I was reading a book during lunch (as I often do) so I didn’t notice the fly land in my teacup. Nor did I see its last desperate struggle to free itself before succumbing to a sweet, milky demise. I did manage to notice it as I was lifting the cup to my lips, but before I had drunk of it, which I’ll count as a blessing. I skimmed the insect off the top with a spoon, closely inspected the surface for a missed wing or something equally unpleasant, and hesitantly took a sip. It tasted fine. I drained the cup.

I am adjacent to bustling little town, so I have a wide variety of dining options when I choose not to cook (cooking in Kenya is another entry entirely.) On one end of the spectrum, you can buy fried potatoes (not French fries, but like … soft potato hunks dipped in egg and fried) or small, spit-roasted fish from women on the side of the road for a few shillings. It’s not going to win any hygiene commendations, but I’ve never had a bad experience (knock on wood) and both items are shockingly delicious. Good option if you’re of a strong constitution and/or short on cash.

Next up in price, you have little open-air “Swahili cafes,” which all serve about the same things for about the same prices. These include such Kenyan standards as sekuma wiki (kale), maharagwe (beans), chapati (fried flatbread), mchicha (bitter local greens), samosas (little fried dough pouches of meat and onions), and ugali (maize flour formed into a solid mass). Often, the selection is complemented by local specialties, such as samaki (grilled whole fish) or pillau (rice prepared with spices and a sprinkling of meat – my favorite). Most of these can be altered by the addition of fresh coconut while cooking, which gives a milky appearance to the juices and a taste that’s vaguely reminiscent of sunblock. I’m kind of indifferent to the coconut thing, honestly, but it’s very popular. Some of these establishments have menus, but those are best employed in waving the flies off your table: they don’t cook every item every day, so your first statement when walking in, even before “Where can I sit,” is “What do you have?” Or, in the Kiswahili, ”Una vyakula gani leo mchana?” (You have foods which today afternoon?)

PCV/visitor sidenote: try the sekuma na wali at the Station View. Even better than the stuff in Loitokitok.

General sidenote: It’s called Station View because it’s across the street from the police station. Bonus points for skipping the creative bullshit, but is it really a view if there’s nothing exciting to look at?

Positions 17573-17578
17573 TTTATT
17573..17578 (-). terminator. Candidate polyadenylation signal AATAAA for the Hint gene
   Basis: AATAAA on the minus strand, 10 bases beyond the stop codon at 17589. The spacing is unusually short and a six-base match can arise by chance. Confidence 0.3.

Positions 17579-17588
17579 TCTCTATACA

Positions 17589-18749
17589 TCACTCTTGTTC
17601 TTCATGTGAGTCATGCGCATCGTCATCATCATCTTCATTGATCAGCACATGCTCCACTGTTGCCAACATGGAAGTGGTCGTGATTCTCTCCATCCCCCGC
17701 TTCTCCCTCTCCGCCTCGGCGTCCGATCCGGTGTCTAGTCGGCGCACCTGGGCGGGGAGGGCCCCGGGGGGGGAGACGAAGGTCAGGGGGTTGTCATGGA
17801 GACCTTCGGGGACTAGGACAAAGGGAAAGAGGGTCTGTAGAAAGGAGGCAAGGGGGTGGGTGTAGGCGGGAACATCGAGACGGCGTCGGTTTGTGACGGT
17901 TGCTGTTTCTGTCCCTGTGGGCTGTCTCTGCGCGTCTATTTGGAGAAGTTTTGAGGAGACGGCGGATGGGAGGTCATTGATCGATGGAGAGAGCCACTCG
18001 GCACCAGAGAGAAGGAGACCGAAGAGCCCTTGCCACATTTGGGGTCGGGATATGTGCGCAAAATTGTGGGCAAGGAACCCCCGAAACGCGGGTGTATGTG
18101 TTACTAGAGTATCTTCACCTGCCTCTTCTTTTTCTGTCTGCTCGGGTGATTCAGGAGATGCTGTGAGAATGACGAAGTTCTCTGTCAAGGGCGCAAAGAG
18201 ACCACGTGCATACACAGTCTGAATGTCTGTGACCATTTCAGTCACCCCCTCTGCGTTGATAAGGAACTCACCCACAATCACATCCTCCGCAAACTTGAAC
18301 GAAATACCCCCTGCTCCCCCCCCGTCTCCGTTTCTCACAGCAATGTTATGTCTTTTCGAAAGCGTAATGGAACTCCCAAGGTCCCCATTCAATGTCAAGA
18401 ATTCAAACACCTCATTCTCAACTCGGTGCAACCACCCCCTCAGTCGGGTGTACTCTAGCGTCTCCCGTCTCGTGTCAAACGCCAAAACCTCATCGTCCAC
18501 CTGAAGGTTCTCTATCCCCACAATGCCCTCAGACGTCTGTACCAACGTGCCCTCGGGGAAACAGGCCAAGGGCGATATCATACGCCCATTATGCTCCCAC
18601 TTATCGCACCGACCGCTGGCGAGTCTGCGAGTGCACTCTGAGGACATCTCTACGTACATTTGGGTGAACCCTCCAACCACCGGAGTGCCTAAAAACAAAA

Most of these cafes have a selection of tempting warm Fanta flavors to offer you, and those that don’t keep them on hand are generally happy to send a random small child off the street scurrying to a nearby duka (shack/store) to fetch some. If you feel like being a bit of a devil and enjoying a cold Tusker beer with your meal … you’re S.O.L. B.Y.O. or go to a bar.

This is usually where my dining-out habits hit their limit, since I mostly cook for myself and can’t afford to eat out at fancy places often. From here, however, there are indeed more options. A trip to the touristy Italian part of town will yield all sorts of little bistros serving espresso, crepes, and Dantean delicacies for a price that may be reasonable by European standards but makes me shriek and clutch my wallet (150 shillings for a cup of coffee? Really?) There’s also a pizza place somewhere in that area, but I haven’t found it yet. It’s good to know that if I’m ever on the verge of a nervous breakdown without something involving cheese, I can make that work.

In terms of upper-class dining, the sky is the limit. Or … so I’m told. I’m only a few kilometers from some major tourist resorts that are rumored to have a mind-boggling variety of fine ethnic dining options. Italian (duh), French, Indian, Greek, Ethiopian. I haven’t found a Chinese place, sadly, so my craving for lo mein may remain unsatiated for the next 23 months. This is also where most of the higher quality fish is sold, to feed the holidaying masses in their pricey hotels. It’s great for local fisherman, but does little to put meat – a pricey addition to meals most anywhere in Kenya – in the hands of people who could benefit from the heart-healthy protein choice.

If the number of choices is overwhelming to you and you find yourself going “Dammit, I just want a banana,” then you can be accommodated. Fruit is available year-round in this tropical little slice of paradise, but don’t expect to pay village prices. A medium-sized banana starts at 5 shillings a pop, and a medium-sized pineapple will set you back 40 shillings or more. If you’re craving mandafu, or unripe coconut, you’re in luck: a dude on a bicycle rides around selling them 7 days a week, and would happily machete the top off of one for you to enjoy on the spot. Mmmm … salty, fruity, vitamin C-infused fat-water.

(Stay tuned later this week for how I feed myself when I make the fiscally reasonable choice to eat in.)